DR

CR

D/C/G/SG Transfers A/c

D/C/G/SG In Transit A/c

D/C/G/SG Warehouse Fee Income A/c

When the receiving store updates the Transfer Request the following accounts are affected at the receiving store. Note that the value of stock at the receiving location includes warehouse fees (see Example 2 below).

DR

CR

D/C/G/SG Stock A/c

D/C/G/SG Warehouse Fees

D/C/G/SG Transfers A/c

D/C/G/SG Contra Warehouse Fee A/c

At the same time, the following accounts are affected at the sending location to show the stock was received:

DR

CR

D/C/G/SG Intransit A/c

Stock Adjustment Code (INTRANSIT) A/c

D/C/G/SG Warehouse Fee Income A/c

D/C/G/SG Stock A/c

D/C/G/SG Transfers A/c

The Stock Adjustment Code (INTRANSIT) A/c is used to record any losses in transit, while the Warehouse Fee Income A/c, allows for a lose of warehouse income due to the stock loss.

Example 1

The first example is simply the fact that Store A requests 2 units worth $10 each from Store B. Store B sends all 3 units and nothing is lost in transit.

When Store B sends their stock:

Accounts

DR

CR

D/C/G/SG Transfer A/c (Store B)

20

 

D/C/G/SG In Transit A/c (Store B)

 

20

When Store A receives the stock:

Accounts

DR

CR

D/C/G/SG Stock (Store A)

20

 

D/C/G/SG Transfer A/c (Store A)

 

20

D/C/G/SG In Transit A/c (Store B)

20

 

D/C/G/SG Stock (Store B)

 

20

Example 2

Store A asks for 5 units of stock worth $10 each from the warehouse. The warehouse charges a picking fee or $1 per item.

When the warehouse sends their stock:

Accounts

DR

CR

D/C/G/SG Transfer A/c (Warehouse)

55

 

D/C/G/SG In Transit A/c (Warehouse)

 

50

D/CG/SG Warehouse Fee Income (Warehouse)

 

5

Store A receives the stock but only 4 units were received. There is a loss of one item in transit. Store A accounts are adjusted as follows. Note that the stock is increased by the original value of the stock plus warehouse fees.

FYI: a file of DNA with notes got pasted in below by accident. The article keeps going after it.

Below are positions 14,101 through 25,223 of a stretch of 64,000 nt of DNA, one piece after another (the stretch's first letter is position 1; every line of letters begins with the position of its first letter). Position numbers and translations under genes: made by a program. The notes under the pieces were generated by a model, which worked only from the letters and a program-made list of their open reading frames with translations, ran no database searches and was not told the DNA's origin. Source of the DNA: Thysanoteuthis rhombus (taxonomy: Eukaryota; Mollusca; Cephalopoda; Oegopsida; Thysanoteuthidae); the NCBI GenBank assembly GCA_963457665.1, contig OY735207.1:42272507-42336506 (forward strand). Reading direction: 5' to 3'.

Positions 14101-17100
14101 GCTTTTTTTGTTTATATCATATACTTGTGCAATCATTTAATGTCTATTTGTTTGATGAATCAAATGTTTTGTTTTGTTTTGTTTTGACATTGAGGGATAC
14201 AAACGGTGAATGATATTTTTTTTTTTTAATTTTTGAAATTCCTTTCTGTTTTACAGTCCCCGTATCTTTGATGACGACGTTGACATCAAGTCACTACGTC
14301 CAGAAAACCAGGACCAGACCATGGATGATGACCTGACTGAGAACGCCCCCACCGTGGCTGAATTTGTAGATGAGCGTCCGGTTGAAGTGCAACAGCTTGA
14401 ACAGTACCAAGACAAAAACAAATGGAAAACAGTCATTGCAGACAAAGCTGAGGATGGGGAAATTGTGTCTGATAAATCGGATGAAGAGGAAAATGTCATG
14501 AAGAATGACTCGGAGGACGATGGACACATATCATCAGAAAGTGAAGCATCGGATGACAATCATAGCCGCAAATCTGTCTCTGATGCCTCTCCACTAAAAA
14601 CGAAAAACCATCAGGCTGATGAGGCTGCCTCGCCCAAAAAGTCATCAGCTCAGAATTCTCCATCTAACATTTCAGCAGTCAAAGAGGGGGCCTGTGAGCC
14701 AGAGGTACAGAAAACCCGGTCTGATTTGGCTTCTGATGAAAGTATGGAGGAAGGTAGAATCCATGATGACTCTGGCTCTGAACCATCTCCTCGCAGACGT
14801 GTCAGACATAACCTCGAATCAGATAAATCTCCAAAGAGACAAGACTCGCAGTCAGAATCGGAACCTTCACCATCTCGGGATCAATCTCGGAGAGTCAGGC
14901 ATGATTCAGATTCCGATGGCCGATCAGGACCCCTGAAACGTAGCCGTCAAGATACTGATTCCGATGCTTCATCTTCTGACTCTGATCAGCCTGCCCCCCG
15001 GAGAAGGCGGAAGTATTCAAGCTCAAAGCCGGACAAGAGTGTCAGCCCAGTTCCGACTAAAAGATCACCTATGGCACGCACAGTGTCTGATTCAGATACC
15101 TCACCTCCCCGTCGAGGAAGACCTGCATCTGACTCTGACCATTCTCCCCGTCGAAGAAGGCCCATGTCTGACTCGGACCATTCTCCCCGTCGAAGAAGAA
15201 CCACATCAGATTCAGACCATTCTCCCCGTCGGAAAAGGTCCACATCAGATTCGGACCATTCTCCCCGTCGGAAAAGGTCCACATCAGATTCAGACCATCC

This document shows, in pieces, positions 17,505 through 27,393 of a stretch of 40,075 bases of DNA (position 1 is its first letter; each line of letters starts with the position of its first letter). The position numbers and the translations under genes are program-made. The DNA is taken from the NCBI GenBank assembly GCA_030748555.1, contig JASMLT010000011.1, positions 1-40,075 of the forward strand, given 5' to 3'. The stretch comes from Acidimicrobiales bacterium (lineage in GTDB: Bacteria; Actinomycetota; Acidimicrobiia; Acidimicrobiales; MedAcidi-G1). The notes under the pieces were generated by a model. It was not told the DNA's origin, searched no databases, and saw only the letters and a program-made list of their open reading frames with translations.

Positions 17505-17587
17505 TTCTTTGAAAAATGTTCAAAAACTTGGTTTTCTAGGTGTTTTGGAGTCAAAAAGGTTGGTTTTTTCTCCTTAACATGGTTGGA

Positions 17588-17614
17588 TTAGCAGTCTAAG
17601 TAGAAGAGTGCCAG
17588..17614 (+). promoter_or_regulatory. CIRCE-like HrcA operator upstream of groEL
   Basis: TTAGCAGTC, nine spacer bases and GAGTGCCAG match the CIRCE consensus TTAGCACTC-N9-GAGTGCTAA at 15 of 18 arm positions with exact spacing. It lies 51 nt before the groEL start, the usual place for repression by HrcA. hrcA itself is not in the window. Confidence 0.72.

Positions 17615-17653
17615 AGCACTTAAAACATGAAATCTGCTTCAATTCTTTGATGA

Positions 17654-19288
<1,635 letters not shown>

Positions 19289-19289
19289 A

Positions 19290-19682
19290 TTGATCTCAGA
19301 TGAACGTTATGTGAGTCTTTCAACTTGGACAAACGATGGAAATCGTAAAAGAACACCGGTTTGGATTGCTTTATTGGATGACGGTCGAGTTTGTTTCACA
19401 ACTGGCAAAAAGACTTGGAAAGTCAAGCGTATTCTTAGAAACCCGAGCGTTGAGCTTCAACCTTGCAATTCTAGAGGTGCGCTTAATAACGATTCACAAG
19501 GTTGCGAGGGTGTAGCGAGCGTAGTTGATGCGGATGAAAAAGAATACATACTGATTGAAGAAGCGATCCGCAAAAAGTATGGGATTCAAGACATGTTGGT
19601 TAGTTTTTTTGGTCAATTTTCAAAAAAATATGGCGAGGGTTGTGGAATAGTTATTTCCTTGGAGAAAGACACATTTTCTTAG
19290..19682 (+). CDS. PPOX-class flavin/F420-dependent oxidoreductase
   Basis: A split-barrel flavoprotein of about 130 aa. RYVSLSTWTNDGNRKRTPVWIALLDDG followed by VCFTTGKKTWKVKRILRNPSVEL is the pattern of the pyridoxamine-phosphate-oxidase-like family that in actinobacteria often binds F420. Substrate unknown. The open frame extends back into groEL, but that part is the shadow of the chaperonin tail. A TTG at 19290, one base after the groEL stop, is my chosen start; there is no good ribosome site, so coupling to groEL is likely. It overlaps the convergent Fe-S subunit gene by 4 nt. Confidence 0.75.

Accounts

DR

CR

D/C/G/SG Stock (Store A)

44

 

D/C/G/SG Transfer A/c (Store A)

 

44

D/C/G/SG Warehouse Fees A/c (Store A)

4

 

D/C/G/SG Contra Warehouse Fees A/c (Store A)

 

4

For the warehouse we need to show that four items were received but one was lost.

Accounts

DR

CR

D/C/G/SG In Transit A/c (Warehouse)

50

 

Stock Adj (INTRANSIT) A/c

10

 

D/C/G/SG Stock A/c (Warehouse)

 

50

D/CG/SG Warehouse Fee Income (Warehouse)

1

 

D/C/G/SG Transfers A/c (Warehouse)

 

11

Stock Revaluation

This transaction allows you to alter the average cost of an item. If we are increasing the value of the item, we adjust the following accounts:

DR

CR

D/C/G/SG Stock A/c

D/C/G/SG Stock Adj A/c

We have 4 units each worth $10. We need to change the cost to $11. This results in a change of $1 to each item.

Accounts

DR

CR

D/C/G/SG Stock A/c

4

 

D/C/G/SG Stock Adj A/c

 

4

Cost Adjustments

Due to the way average cost calculations are performed (see Average Cost Considerations), there may be cost adjustments that need to be made.

DR

CR

D/C/G/SG Cost Adjust A/c

D/C/G/SG Stock A/c

We have an adjustment of $5 to make.

Accounts

DR

CR

D/C/G/SG Cost Adjust A/c

5

 

D/C/G/SG Stock A/c

 

5

Sales

Sales are made at the POS and affect the following accounts. Returns can be treated similar to sales, except the affect the Returns A/C not the Sales A/c. The deposits paid on customer orders, laybys and CODs are also tracked.

Dr

Cr

Combination of:

Tender A/c

Debtors A/c

Deposits A/c

Intra Location A/c

Combination of:

D/C/G/SG Sales A/c

Tax Credit A/c

Tender Rounding A/c

Intra Location A/c

D/C/G/SG Discount A/c

Discount A/c

Stock is also adjusted by the COGS value.

Dr

Cr

D/C/G/SG COGS A/c

Contra Stock A/c

Contra Stock A/c

D/C/G/SG Stock A/c

The Intra Location A/c and Contra Stock A/c require more detailed explanation.

The Intra Location A/c is used for sales which are processed at multiple locations, for example a drink bought in a bar is put on a hold, recalled in the restaurant and paid off. If we were to look solely at the location specific parts of the sale, the items sold would not equal to the amount tendered. The Intra Location A/c is used to balance the accounts for each location. Intra Location A/c's are only used if an imbalance occurs. If a sale is processed entirely in one location, you should not see any Intra Location A/c transactions. The total of all Intra Location A/c's across all locations should be zero. See Example 5 below.

Contra Stock A/c is used to allow for the fact that an item sold in one location may have its stock decremented at another location, for example an item is sold at a store but the stock is delivered from the warehouse. The data for stock is extracted from a separate place to the sales and so you will always have transactions to the Contra Stock A/c, as they are created separately. The total of all Contra Stock A/c's across all locations should be zero.